When considering composite vs. wood decking, many homeowners express surprise at learning that maintenance for composite decks requires much less time, energy, and resources. Upon completing a composite deck, you won’t have to worry about elemental or insect damage. Composite boards also won’t warp or splinter like wooden deck boards will, allowing you to enjoy a safer deck.

When your composite deck looks dingy or discolored, wash it down with soap and a pressure washer. If the color of your deck has faded, consider repainting or staining it to achieve an even tone across the deck.


While wood and composite decks can look however you like with paint or stain, homeowners with wooden decks often prefer all-natural boards. If you choose to stain or paint later, these projects can eat up an enormous amount of time, money, and energy. You’ll also have to time your painting or staining project to avoid rain and ensure no one uses the deck while it dries.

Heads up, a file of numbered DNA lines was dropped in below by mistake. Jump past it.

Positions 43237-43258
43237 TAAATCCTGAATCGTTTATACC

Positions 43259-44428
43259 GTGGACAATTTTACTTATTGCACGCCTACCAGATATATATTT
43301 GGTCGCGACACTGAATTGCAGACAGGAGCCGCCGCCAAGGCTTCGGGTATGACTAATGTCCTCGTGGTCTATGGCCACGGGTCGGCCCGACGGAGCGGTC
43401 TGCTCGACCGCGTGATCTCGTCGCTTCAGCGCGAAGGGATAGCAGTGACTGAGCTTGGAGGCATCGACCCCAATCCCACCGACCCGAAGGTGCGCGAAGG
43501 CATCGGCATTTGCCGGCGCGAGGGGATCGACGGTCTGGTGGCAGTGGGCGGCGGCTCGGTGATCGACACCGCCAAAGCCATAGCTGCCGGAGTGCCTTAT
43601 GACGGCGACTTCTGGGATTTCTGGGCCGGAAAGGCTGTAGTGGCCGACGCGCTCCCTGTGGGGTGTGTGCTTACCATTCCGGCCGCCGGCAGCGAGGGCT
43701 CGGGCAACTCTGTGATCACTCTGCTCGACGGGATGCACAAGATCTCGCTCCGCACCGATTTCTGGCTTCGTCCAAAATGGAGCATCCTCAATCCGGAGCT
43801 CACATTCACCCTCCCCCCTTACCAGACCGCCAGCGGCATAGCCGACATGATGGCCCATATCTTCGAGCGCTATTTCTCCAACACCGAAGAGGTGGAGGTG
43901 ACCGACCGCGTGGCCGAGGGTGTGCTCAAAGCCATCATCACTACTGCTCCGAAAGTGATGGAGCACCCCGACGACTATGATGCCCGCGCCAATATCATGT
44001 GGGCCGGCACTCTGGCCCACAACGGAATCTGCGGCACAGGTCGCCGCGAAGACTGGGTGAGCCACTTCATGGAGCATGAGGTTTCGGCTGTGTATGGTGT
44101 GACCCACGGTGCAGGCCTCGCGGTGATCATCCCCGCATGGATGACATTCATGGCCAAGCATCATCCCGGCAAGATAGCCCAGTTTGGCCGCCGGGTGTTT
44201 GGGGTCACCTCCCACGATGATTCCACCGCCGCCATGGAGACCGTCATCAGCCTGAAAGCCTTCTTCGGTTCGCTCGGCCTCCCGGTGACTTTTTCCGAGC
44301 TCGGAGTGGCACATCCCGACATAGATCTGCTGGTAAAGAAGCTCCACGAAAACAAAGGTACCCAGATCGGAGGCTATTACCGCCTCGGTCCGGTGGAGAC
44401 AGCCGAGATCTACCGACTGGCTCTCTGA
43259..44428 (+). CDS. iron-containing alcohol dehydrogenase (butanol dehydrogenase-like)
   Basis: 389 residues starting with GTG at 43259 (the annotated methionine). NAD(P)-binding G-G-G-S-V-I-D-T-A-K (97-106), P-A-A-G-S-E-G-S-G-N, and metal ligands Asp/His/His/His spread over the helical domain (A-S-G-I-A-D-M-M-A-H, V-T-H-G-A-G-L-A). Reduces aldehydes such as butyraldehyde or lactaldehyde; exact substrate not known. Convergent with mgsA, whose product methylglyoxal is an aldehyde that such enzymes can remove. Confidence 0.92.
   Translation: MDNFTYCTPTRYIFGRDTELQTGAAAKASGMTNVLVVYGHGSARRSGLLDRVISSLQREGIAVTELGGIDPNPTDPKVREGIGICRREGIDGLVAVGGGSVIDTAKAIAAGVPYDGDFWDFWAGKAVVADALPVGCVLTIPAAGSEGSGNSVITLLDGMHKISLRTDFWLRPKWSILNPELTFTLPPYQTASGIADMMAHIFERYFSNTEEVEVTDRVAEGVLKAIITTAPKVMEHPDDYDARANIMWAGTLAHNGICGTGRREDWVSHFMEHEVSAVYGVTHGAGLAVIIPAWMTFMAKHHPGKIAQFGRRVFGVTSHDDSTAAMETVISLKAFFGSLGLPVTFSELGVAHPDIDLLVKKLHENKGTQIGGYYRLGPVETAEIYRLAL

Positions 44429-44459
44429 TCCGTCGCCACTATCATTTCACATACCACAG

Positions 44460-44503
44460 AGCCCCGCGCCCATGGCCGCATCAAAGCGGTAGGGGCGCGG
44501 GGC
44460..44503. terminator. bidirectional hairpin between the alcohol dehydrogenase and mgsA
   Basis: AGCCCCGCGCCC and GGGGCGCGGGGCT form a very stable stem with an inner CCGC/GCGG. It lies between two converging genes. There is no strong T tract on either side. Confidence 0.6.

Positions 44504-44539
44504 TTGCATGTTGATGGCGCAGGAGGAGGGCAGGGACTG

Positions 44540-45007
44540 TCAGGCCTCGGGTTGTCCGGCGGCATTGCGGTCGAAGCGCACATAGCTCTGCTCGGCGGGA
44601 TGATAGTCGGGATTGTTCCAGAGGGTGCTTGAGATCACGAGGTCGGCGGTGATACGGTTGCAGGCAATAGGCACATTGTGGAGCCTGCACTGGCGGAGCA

Composite deck boards come in various colors, allowing you to match your deck with your home’s color palette. As time passes and seasons change, you can find new ways to incorporate decor and outdoor accessories with your colorful deck.


Wood decks continue to reign as the least expensive material for deck boards. When you consider how much maintenance they need, the overall cost increases exponentially. Composite decks cost between 15 and 20 percent more than wood decks installation but, over the years, require much less maintenance and repairs.